Biographica

Theatre
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Biographica 2017 SCO 1 (Photograph: Lisa Tomasetti)
1/5
Photograph: Lisa Tomasetti
Jane Sheldon (foreground)
Biographica 2017 SCO 2 (Photograph: Lisa Tomasetti)
2/5
Photograph: Lisa Tomasetti
Mitchell Butel
Biographica 2017 SCO 3 (Photograph: Lisa Tomasetti)
3/5
Photograph: Lisa Tomasetti
Biographica 2017 SCO 4 (Photograph: Lisa Tomasetti)
4/5
Photograph: Lisa Tomasetti
Jessica O'Donoghue
Biographica 2017 SCO 5 (Photograph: Lisa Tomasetti)
5/5
Photograph: Lisa Tomasetti
Simon Lobelson and Anna Fraser

Sydney Chamber Opera kick off their year with a new Australian opera based on the life of Renaissance polymath Gerolamo Cardano

Few really good plays have ever been written about scientists, so a new opera about a 16th century mathematician was always a courageous venture for Sydney Festival. How many people would go to Carriageworks hoping to hear binomial coefficients sung?

Fortunately Gerolamo Cardano (1501-76) was no pencil-pushing nerd: he didn’t just contribute to probability theory, he gambled and fought with criminals, and was also an innovative physician. There was plenty of drama in the life of this Italian early-Renaissance man, and it’s presented beautifully here.

Mary Finsterer’s Biographica is structured not as a strictly chronological plot but rather a sequence of 12 scenes, some dealing with specific events such as births, illnesses and deaths, others more like reflections on Cardano’s big concerns: humanity and the cosmos.

Astonishingly engaging is Scene VIII, a description of a combination lock invented by Cardano, in terms precise enough for a patent application, sung with clockwork accuracy and dynamo power, together with finely illustrated animated projections by James Brown. This now commonplace device becomes an object lesson on abstract numbers determining physical reality, and resonates in our period of smartphones and Wikileaks. The polymath Cardano also pioneered many basic theoretical concepts that became indispensable in modern engineering, including negative and imaginary numbers. 

Tom Wright’s gutsy yet finely crafted English and Latin libretto booms through five excellent soloists: Jane Sheldon, Simon Lobelson, Andrew Goodwin, Anna Fraser and Jessica O’Donoghue. Every one of these is worth lining up early for – so you can get a seat close to the stage; you may be amazed by the strength and quality of these voices. 

The main role of Cardano is spoken not sung, but MItchell Butel acts it so well that we feel we are joining him in a critical review of a life that was extraordinary while far from perfect; sharing his struggle to make sense of a harsh and complex world that is changing in ways that are creative and destructive. Cardano’s worldview now seems half-recognisable, half-weird: one foot is in the 16th century,with its earnest astrology, primitive bloodletting and superstitious humours, but the other is advancing towards now-routine principles in science and medicine.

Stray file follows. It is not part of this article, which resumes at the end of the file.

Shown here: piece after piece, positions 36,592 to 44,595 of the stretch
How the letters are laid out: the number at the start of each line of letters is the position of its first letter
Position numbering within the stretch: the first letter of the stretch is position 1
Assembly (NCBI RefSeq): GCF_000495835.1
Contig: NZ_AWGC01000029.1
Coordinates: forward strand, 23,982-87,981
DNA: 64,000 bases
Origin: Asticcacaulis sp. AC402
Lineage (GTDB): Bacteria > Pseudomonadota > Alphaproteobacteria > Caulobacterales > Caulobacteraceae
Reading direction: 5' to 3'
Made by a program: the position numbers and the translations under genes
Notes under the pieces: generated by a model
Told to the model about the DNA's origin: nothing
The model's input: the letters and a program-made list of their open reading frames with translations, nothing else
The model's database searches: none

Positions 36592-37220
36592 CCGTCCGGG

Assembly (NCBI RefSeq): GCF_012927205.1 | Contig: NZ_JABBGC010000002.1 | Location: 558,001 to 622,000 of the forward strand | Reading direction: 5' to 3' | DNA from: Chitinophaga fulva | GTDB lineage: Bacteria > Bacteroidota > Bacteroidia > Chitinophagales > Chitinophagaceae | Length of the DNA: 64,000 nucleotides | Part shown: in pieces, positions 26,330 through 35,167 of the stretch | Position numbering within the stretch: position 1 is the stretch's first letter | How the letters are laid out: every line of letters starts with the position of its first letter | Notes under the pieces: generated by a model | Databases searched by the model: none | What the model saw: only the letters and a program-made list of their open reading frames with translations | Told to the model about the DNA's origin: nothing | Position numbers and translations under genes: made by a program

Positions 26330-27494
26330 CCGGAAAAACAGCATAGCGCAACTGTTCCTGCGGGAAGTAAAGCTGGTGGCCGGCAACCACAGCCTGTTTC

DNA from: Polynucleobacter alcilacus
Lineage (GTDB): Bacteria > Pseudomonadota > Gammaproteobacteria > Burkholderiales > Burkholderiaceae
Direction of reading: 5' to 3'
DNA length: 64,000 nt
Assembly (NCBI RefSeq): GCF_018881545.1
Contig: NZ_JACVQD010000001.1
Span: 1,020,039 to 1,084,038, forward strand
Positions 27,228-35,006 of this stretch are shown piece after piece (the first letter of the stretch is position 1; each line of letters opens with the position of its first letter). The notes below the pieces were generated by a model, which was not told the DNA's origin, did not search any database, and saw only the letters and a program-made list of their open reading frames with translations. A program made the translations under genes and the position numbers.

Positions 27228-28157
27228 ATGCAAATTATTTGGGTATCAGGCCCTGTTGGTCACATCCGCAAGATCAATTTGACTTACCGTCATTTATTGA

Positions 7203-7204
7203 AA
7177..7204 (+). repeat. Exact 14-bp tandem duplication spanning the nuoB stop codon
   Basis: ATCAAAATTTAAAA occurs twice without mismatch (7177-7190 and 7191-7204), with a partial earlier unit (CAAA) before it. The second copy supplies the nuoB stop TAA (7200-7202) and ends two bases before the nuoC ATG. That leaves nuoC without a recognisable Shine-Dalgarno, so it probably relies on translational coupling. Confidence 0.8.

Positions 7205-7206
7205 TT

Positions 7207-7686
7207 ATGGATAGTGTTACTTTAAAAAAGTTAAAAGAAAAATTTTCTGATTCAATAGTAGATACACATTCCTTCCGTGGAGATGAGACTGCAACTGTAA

By analogy, the composer Finsterer draws deep from the medieval minstrel origins of Renaissance music, but links up with intervening periods and contemporary art music styles, delivering highly appealing yet substantive fabrics for every scene. It succeeds paradoxically by being both palatable and unsettling, like the tale it carries.

Conductor Jack Symonds executed Finsterer’s score precisely with his proven Sydney Chamber Opera players; eminent guests from Ensemble Offspring, including Claire Edwards and Zubin Kanga, raised the number of instrumentalists to not even a dozen, yet the vast space of Bay 20 was filled with profoundly impressive sounds.

A triumphant level of achievement is what Sydney has come to routinely expect from the SCO; this premiere of a much-anticipated work by a professor from Monash University shows they are now a significant national cultural asset.

Director Janice Muller and designer Charles Davis bestowed the 12 tableaux with a Rembrandt look at Target prices, delivering a highly memorable, even haunting experience.

This is an exemplary achievement for the Sydney Festival: new, fresh high art that will be enjoyed by a wider audience than any accountant would have predicted.

By: Jason Catlett

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